Affiliations 

  • 1 Department of Public Health, College of Veterinary Medicine, University of Al-Qadisiyah, Iraq
  • 2 Department of Biology, College of Education for Pure Science, Anbar University, Iraq
  • 3 Department of Biology and Microbiology, Faculty of Sciences, Mosul University, Mosul, Iraq
  • 4 Department of Biology, School of Bioscience and Biotechnology, Faculty of Science and Technology, The National University of Malaysia 43600 UKM, Bangi, Selangor, Malaysia
Vet World, 2019 Jul;12(7):1140-1149.
PMID: 31528045 DOI: 10.14202/vetworld.2019.1140-1149

Abstract

Background and Aim: Despite the importance of the global emergence of Vibrioparahaemolyticus infections worldwide, there has been scanty information on its occurrence in Malaysian seawaters and fish. This study aimed to determine the occurrence of V. parahaemolyticus isolates using polymerase chain reaction targeted at toxin operon gene, thermostable direct hemolysin (tdh), and tdh-related hemolysin genes and to determine antibiotic resistance pattern, genes, and plasmid profile of V. parahaemolyticus from Malaysian seawaters and fish.

Materials and Methods: Samples were collected from four recreational beaches in Malaysia (Port Klang; Bachok; Port Dickson; and Mersing). Thiosulfate-citrate-bile salts-sucrose (TCBS) agar and chromogenic Vibrio agar were used for isolation and identification. Colonies with yellow color on TCBS and green color on chromogenic vibrio (CV) agar were considered to be V. parahaemolyticus and they were subjected to biochemical tests. All V. parahaemolyticus isolates were further subjected to identification using seven specific gene markers.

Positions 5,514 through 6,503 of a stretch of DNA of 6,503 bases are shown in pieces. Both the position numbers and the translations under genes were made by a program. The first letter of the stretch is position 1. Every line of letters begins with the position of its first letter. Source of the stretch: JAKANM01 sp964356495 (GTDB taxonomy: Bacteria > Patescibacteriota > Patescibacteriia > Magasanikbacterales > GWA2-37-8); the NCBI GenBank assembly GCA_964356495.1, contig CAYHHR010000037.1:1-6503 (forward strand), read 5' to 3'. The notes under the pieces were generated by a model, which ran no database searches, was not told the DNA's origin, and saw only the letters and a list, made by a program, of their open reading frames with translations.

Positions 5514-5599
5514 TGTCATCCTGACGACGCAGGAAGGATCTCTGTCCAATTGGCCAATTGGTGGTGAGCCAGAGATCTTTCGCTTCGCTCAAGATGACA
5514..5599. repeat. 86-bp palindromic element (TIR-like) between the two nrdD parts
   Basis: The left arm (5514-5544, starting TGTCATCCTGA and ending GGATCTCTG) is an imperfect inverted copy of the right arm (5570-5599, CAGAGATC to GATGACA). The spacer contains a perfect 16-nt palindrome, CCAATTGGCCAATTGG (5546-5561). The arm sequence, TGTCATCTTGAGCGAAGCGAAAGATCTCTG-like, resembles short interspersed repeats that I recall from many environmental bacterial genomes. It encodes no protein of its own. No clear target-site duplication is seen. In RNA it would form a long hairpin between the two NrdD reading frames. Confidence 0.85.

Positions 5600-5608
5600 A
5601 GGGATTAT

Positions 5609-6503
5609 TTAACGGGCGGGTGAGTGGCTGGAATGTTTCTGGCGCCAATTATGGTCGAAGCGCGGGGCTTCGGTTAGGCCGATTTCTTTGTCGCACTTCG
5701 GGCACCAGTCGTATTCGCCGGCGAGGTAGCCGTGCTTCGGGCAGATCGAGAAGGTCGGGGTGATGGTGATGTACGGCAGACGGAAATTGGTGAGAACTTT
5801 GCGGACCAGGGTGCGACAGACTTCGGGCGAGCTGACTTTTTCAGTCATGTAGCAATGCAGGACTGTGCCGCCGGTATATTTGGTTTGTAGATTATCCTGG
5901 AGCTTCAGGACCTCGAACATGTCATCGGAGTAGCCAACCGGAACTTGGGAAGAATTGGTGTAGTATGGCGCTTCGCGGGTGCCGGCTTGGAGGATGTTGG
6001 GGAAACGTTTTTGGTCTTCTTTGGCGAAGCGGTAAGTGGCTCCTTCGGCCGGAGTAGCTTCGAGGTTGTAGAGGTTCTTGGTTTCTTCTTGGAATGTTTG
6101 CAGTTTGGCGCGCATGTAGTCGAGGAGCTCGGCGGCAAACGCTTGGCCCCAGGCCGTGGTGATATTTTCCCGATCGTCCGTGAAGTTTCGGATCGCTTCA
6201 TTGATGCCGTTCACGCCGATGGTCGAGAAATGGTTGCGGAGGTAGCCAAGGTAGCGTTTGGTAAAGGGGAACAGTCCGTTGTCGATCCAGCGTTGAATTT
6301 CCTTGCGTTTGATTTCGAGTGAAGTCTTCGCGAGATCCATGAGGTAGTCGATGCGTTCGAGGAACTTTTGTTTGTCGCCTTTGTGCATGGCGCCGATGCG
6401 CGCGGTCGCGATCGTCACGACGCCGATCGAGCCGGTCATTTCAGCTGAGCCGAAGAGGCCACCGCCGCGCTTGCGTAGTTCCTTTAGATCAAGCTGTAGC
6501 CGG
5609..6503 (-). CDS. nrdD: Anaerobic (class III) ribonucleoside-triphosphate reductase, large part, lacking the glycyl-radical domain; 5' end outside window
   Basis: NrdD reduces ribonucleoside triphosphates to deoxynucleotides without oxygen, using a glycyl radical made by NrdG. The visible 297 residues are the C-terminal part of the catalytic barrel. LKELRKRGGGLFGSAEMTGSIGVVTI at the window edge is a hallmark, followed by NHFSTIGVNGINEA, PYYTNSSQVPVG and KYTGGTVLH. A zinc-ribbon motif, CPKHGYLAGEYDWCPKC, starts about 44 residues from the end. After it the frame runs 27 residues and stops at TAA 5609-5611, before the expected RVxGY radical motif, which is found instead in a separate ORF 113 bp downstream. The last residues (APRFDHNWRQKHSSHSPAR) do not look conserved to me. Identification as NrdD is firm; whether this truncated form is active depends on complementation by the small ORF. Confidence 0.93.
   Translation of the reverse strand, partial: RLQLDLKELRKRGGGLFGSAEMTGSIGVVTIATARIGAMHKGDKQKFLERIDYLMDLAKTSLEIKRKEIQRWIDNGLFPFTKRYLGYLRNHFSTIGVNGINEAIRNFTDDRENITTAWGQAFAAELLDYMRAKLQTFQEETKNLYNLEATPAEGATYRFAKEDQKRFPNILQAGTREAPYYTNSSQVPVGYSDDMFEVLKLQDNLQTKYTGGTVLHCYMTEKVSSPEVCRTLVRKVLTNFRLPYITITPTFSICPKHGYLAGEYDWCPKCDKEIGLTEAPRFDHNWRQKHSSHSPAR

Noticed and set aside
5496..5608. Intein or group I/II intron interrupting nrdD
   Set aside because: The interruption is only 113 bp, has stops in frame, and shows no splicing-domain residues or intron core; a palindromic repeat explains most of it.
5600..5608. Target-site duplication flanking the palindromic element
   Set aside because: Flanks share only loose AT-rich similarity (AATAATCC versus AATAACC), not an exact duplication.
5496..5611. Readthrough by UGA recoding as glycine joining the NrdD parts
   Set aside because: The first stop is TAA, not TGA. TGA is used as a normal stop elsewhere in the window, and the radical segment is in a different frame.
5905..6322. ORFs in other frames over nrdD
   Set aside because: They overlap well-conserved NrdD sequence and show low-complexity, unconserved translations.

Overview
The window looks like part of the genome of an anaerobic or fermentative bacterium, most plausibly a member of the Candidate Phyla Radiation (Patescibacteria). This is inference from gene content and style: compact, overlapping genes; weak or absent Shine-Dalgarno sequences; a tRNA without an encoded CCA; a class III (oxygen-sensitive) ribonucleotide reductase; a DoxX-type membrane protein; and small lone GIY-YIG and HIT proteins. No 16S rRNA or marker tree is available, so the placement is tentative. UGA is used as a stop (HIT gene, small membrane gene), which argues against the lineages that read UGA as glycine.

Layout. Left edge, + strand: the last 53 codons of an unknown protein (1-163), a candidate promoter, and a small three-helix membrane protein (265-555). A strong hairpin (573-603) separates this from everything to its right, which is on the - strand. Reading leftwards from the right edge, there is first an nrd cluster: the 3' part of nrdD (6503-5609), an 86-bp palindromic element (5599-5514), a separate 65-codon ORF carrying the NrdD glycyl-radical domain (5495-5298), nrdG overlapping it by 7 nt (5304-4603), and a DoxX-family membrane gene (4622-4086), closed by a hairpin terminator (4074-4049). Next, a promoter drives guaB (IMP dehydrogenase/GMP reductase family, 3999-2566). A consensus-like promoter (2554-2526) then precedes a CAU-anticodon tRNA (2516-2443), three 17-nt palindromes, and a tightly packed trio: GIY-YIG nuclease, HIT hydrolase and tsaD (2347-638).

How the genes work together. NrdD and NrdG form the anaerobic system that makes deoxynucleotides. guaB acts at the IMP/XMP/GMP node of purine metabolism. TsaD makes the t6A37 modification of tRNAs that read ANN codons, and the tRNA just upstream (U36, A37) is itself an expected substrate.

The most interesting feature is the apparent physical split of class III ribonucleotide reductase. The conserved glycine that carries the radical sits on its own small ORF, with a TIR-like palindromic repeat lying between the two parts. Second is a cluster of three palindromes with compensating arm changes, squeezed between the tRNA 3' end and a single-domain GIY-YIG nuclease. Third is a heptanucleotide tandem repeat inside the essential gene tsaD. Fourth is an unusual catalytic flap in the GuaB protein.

Results: Seventy-three Vibrio isolates were recovered. Only one gene thermostable direct hemolysin (tdh) from seawater isolates of Vibrio has high virulence gene percentage (95.23%). Two genes alkaline serine protease (asp) and (tdh) had high percentage of virulence (83.87% and 80.64%, respectively) from fish. Comparatively, fish isolates have a higher virulence percentage compared to seawater isolates. Only gene streptomycin resistance B (strB) from seawater had 100% of the resistance genes. All isolates were multi-antibiotic resistant. Seventeen antibiotic resistance patterns were observed. The isolates had plasmids of varying sizes ranging from 2.7 kb to 42.4 kb. Dendrogram based on antibiotic resistance patterns of V. parahaemolyticus isolates discriminated the isolates into three clusters.

Conclusion: This study demonstrated the occurrence of pathogenic, multi-antibiotic-resistant V. parahaemolyticus strains in Malaysian coastal waters and fish, and this could constitute potential public health risks.

* Title and MeSH Headings from MEDLINE®/PubMed®, a database of the U.S. National Library of Medicine.